Jamie Monette, On Behalf of: Allete - Minnesota Power, Inc., , Segments 1

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WEC Energy Group does nor agree with this SAR. 

The GO/GOP topics covered in 1. a, b, c and d of this SAR are already included in existing reliability guidelines. The SAR materials and links refer to issues in climates typically not exposed to cold weather patterns. The need to focus on winterization procedures and freeze protection in these regions should be emphasized.  

The SAR attempts to bring the market function into the reliability function during cold weather and this should not be supported with a standard.  

Thomas Breene, On Behalf of: WEC Energy Group, Inc., , Segments 3, 4, 5, 6

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Line Dufour, On Behalf of: Hydro-Qu?bec Production, NPCC, Segments 5

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The North America Generator Forum (NAGF) does not agree with the proposed scope of the SAR for Cold Weather Preparation as submitted by SPP. Generators as a whole take weather preparation, whether winter or summer, and reliability, very seriously.  Under normal winter weather conditions, generators do not experience operating issues on a consistent basis.  However, under extreme conditions, all BES elements, not just those associated with generation, could experience unpredictable operational issues. The NAGF believes that the proposed SAR does not address the core issue(s) and will create more administrative work and financial expense for GO/GOP registered entities with no reliability benefit. The NAGF supports ensuring that existing requirements for the PC, RC, and BA address communication of generator operational information, including when they cannot perform as requested, during all types of extreme weather events.

The NAGF membership believes the deliverables of the SAR are presently met through existing Tariffs, Operating Agreements, Interconnection Agreements, ISO market rules, BA Surveys, and other Standards such as TOP-003. Under the requirements of TOP-003-3, the TOP and BA must maintain a documented specification for the data necessary for it to perform its Operational Planning Analyses.  The GO / GOP must satisfy the obligations of documented specifications to assist in Real-time monitoring and assessments.  If the TOP and BA do not have the information needed to perform Planning Analyses for cold weather events, the data should be requested as part of TOP-003-3.  There may be an opportunity to further refine the required data by revising TOP-003-3.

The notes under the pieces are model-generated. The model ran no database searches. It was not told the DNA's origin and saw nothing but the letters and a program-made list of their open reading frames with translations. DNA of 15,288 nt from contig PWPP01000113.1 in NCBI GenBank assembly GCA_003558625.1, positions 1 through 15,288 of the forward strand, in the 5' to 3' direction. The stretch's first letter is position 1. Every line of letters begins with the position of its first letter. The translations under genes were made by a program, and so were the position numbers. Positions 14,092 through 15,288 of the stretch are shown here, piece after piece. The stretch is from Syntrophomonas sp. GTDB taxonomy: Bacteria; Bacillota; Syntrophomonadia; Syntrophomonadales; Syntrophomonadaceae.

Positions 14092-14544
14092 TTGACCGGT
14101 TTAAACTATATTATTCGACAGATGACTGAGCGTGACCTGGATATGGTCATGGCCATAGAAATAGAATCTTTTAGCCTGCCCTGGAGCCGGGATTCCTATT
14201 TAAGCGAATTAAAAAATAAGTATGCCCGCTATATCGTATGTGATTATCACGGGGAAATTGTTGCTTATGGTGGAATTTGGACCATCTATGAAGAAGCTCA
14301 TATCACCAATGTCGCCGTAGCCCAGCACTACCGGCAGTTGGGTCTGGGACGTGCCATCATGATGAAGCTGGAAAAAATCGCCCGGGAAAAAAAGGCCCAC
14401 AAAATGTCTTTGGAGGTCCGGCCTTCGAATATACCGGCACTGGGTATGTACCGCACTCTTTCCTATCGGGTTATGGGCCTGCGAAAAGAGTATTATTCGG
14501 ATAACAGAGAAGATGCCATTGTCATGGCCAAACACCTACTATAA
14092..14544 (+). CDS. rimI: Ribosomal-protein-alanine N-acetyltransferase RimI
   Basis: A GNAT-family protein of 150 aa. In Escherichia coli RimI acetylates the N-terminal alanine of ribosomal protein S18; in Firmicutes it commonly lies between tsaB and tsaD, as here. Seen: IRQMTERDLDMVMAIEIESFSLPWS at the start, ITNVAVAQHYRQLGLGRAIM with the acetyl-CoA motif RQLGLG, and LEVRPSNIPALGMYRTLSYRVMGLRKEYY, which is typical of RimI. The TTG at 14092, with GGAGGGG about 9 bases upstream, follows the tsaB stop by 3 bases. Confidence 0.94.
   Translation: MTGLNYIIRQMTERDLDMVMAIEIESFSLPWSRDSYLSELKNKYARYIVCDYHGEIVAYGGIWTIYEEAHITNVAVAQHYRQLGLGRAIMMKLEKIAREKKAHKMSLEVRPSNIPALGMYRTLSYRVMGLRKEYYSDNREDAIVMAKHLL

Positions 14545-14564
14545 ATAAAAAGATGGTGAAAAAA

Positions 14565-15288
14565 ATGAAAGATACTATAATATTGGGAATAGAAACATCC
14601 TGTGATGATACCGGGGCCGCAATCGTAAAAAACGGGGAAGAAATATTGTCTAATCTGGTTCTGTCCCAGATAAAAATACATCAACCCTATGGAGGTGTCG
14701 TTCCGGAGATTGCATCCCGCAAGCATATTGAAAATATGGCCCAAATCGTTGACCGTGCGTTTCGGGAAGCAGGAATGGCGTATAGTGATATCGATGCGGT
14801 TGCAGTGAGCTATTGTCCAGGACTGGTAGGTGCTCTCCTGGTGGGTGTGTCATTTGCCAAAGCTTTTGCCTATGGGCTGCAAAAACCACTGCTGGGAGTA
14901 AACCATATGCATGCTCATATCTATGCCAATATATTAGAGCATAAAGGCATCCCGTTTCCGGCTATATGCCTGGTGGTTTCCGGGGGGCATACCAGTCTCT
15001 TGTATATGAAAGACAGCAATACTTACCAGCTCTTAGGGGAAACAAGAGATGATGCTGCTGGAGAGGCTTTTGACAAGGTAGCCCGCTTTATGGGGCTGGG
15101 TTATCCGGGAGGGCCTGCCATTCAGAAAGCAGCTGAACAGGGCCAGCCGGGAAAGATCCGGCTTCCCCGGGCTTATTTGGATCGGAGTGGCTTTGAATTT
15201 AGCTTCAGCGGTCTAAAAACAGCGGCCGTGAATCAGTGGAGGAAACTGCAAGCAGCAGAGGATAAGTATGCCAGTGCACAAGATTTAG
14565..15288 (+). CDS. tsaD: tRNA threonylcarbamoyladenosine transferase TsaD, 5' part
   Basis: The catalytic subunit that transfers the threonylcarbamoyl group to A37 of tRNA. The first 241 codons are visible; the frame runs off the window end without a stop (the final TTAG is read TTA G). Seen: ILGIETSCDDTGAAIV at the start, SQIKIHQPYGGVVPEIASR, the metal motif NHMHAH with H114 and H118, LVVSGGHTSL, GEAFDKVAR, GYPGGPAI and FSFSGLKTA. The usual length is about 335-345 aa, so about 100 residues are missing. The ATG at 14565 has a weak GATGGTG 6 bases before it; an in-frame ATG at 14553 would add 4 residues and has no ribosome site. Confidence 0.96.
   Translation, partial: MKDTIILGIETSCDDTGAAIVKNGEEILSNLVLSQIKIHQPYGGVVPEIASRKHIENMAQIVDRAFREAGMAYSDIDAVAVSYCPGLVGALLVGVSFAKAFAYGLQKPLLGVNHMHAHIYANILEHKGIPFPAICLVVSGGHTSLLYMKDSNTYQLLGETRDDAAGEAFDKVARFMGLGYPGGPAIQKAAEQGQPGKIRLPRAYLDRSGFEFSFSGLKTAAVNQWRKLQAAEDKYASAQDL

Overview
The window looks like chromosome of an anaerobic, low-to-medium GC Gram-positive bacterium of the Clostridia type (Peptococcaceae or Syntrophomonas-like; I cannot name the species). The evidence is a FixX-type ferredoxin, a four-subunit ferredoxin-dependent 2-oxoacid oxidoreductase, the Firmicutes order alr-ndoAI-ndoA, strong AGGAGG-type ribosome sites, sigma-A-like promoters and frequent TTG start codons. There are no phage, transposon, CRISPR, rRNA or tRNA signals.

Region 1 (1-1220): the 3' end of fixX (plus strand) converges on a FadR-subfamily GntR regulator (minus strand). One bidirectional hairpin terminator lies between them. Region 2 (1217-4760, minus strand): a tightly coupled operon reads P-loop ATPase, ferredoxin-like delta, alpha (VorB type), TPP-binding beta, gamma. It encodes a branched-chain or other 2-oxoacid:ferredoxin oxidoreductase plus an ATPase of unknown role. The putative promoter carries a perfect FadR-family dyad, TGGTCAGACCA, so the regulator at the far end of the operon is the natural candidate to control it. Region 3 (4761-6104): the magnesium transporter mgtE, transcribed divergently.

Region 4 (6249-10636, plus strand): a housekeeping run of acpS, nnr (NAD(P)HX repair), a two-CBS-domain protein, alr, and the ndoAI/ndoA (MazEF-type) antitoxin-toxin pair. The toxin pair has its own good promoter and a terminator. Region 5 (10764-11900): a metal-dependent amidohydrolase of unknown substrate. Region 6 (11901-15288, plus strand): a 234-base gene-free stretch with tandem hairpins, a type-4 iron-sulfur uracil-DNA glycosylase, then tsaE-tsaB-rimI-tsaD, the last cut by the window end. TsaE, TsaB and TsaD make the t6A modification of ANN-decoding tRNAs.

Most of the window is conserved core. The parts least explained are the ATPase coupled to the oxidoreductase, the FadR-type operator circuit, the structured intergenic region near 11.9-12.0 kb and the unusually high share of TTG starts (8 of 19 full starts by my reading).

Although not representative of all NERC registered generators, many of the NAGF membership companies already have Cold Weather Preparation procedures in place and have invested in winterizing their facilities. They utilize and reference NERC’s Reliability Guideline “Generating Unit Winter Weather Readiness” and ISO market rules, and believe that flexibility is needed based on design, geography and market requirements in order to determine appropriate weather preparation.  Continent wide, prescriptive requirements are not appropriate because of the differences in technology and typical winter conditions across the ERO.

Organized markets provide financial incentives for GO/GOPs to invest in winterization improvements. However, such investments do not guarantee that a generation unit will start when required or will not be derated during an extreme cold weather event.  Extreme cold weather-related outages typically involve previously unknown vulnerabilities, especially when plants experience unprecedented combinations of temperature, wind speed and precipitation. Transmission systems suffer unpredictable failures under such circumstances, and the same applies for generation plants.

Therefore, the focus of this SAR should be to:

  • Enhance communication of generator operational capabilities for the planning and real-time time horizon so that the RC, BA, and TOPs can more accurately forecast BES generator capability and availability during extreme weather events.

  • Support incentives for GO/GOPs to continually improve generation facilities for all types of extreme weather events.

  • Support incentives for putting additional generation plants online in advance of extreme weather events (keeping units running is far more secure than starting-up in the middle of a major winter storm).

Wayne Sipperly, On Behalf of: North American Generator Forum, MRO, WECC, Texas RE, NPCC, SERC, RF, Segments 1, 2, 3, 6